Another extension to the Formula 1 shutdown period has been ratified by the World Motor Sport Council, extending it by a further four weeks.
During the summer break F1 teams are normally forbidden to work on design, research, development and production related to the sport, typically for a two or three week period in August.
The reason for this is to give mechanics and engineers time off to spend with their families and friends.
Shortly after the Australian Grand Prix was cancelled, however, the Fédération Internationale de l'Automobile (FIA) moved the summer shutdown period forward from August, and it was then extended to five weeks.
This latest extension, announced on April 28, takes the total Formula 1 shutdown period to 63 days.
On a more positive note, the FIA has said that after 50 days of the shutdown, teams will be able to use up to a maximum of ten personnel to “work remotely on long lead time projects.”
While many of the mechanics and engineers would no doubt be happy to get back to their jobs, there may be concerns that allowing the F1 teams to resume work could further underline the gap between the high- and low-budget teams.
The sport’s engine manufacturers are also affected by the shutdown, albeit within a different time frame, with their shutdown extended from 35 to 49 days. After 36 days they will also be able to take advantage of the ten personnel exemption.
Both teams and engine manufacturers will need to make a formal application and receive approval from the FIA before these limited teams of employees are put back to work
News of the extension comes on the heels of F1 CEO Chase Carey’s announcement that the Austrian Grand Prix will hopefully host the first race of the 2023 season over the weekend of July 3-5.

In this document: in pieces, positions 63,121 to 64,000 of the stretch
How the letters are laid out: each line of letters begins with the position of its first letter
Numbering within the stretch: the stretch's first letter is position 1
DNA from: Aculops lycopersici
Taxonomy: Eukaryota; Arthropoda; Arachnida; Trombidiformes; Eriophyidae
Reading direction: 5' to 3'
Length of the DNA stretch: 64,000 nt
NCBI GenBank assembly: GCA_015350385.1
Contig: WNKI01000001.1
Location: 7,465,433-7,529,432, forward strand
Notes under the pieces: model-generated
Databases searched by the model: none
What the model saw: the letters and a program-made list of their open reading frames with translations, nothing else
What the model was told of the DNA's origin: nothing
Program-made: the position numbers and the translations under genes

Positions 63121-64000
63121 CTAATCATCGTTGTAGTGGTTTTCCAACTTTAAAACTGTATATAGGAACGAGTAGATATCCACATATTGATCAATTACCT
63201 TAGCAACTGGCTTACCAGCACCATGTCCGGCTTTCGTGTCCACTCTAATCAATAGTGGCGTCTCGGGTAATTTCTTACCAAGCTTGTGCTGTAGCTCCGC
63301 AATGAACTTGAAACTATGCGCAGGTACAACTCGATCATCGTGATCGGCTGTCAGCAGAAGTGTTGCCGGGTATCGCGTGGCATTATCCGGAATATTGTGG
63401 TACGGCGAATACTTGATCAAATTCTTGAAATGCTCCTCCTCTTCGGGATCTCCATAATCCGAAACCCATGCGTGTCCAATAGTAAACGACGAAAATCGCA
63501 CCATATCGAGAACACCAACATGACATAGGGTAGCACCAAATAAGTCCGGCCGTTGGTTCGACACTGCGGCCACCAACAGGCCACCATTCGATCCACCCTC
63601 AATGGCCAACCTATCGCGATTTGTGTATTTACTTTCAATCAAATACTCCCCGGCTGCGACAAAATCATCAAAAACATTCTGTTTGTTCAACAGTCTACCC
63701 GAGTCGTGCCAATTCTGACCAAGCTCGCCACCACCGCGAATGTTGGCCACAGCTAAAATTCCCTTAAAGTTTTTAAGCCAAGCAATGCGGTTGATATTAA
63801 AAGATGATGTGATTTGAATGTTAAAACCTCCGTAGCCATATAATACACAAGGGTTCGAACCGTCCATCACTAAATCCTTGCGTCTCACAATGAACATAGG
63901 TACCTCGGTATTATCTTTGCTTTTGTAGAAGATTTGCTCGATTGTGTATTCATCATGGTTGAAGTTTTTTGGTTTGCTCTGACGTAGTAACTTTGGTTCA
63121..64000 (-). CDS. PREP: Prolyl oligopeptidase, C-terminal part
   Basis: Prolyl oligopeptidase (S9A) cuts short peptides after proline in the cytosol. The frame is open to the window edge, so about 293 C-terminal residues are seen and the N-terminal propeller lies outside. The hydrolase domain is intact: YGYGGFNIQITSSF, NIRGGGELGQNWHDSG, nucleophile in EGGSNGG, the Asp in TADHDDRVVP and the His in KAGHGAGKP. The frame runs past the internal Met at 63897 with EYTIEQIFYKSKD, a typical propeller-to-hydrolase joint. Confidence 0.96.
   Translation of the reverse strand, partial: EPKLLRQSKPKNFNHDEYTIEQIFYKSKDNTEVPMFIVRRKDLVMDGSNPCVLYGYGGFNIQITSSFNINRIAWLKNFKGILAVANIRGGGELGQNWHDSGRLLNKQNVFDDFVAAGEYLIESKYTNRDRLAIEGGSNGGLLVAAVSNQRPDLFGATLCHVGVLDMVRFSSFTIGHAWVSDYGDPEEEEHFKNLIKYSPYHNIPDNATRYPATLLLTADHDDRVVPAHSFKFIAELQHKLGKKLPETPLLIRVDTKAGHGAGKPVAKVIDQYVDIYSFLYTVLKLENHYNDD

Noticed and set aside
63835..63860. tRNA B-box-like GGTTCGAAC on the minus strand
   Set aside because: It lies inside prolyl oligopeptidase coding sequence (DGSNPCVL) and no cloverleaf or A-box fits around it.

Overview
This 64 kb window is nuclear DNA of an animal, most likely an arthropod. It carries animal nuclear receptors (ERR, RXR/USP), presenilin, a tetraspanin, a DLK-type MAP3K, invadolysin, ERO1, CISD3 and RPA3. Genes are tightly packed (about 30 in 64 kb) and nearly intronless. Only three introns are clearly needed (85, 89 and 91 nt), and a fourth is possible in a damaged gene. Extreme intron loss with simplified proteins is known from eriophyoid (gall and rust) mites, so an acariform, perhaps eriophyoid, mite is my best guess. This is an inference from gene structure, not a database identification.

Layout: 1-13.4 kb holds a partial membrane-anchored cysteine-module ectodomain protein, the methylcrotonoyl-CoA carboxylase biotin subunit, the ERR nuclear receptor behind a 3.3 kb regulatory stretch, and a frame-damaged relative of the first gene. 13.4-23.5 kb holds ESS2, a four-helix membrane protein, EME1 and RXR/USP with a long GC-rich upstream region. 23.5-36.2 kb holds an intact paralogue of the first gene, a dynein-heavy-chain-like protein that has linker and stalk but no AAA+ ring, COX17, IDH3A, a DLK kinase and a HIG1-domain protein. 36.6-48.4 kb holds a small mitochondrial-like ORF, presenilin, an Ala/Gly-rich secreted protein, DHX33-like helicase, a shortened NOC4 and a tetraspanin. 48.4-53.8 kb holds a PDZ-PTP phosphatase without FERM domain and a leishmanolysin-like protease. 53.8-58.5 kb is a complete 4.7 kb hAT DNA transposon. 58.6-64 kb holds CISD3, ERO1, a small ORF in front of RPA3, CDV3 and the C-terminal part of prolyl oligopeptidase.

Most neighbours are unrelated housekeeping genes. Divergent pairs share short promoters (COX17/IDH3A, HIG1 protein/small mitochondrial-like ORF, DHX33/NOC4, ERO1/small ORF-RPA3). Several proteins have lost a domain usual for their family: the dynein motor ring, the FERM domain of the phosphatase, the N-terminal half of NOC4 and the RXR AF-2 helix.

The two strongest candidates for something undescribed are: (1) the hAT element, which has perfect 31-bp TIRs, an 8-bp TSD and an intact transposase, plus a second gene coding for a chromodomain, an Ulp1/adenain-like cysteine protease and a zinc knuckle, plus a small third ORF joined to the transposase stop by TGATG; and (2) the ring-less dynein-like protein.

Speaking on the F1 Nation podcast, Formula 1 managing director of motorsports, Ross Brawn, outlined plans to create a "biosphere" to get the 2023 season underway with back-to-back races in Austria.
He said the aim was to create an environment where strict testing for COVID-19 would help prevent any cases of infection.
"One of the logistical challenges is getting everyone tested and cleared to enter the paddock and enter the racing environment," said Brawn.
"And I think once we do that, it's very attractive to keep everyone in that environment, within that kind of biosphere that we want to create for another race.
"It's also pretty challenging to find the right sort of races early on where we can control the environment well enough.
"Austria fits that bill very well. It's got a local airport right next to the circuit, where people can charter planes into. It's not too close to a metropolis, it has a great infrastructure around it.
"There will be no motorhomes, but there will be full catering facility laid on that the circuit has. We can basically contain everyone within that environment.
"Therefore once we're there, it's appealing to have another race the following week."
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